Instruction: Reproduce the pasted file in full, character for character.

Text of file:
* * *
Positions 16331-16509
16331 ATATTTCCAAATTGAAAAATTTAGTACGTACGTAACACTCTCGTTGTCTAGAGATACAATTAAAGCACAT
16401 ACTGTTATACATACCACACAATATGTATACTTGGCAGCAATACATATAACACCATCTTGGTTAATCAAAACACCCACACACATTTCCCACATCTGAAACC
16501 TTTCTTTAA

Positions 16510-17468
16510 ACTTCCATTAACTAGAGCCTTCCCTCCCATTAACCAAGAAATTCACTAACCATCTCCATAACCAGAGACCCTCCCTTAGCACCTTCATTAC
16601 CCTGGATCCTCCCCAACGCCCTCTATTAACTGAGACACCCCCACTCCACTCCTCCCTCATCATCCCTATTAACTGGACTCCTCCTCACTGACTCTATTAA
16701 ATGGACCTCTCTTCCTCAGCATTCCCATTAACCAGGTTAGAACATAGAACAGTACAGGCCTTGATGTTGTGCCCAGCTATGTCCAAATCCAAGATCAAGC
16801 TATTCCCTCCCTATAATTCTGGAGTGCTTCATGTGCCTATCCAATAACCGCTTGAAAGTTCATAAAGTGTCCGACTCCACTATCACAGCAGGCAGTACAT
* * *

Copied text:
Positions 16331-16509
16331 ATATTTCCAAATTGAAAAATTTAGTACGTACGTAACACTCTCGTTGTCTAGAGATACAATTAAAGCACAT
16401 ACTGTTATACATACCACACAATATGTATACTTGGCAGCAATACATATAACACCATCTTGGTTAATCAAAACACCCACACACATTTCCCACATCTGAAACC
16501 TTTCTTTAA

Positions 16510-17468
16510 ACTTCCATTAACTAGAGCCTTCCCTCCCATTAACCAAGAAATTCACTAACCATCTCCATAACCAGAGACCCTCCCTTAGCACCTTCATTAC
16601 CCTGGATCCTCCCCAACGCCCTCTATTAACTGAGACACCCCCACTCCACTCCTCCCTCATCATCCCTATTAACTGGACTCCTCCTCACTGACTCTATTAA
16701 ATGGACCTCTCTTCCTCAGCATTCCCATTAACCAGGTTAGAACATAGAACAGTACAGGCCTTGATGTTGTGCCCAGCTATGTCCAAATCCAAGATCAAGC
16801 TATTCCCTCCCTATAATTCTGGAGTGCTTCATGTGCCTATCCAATAACCGCTTGAAAGTTCATAAAGTGTCCGACTCCACTATCACAGCAGGCAGTACAT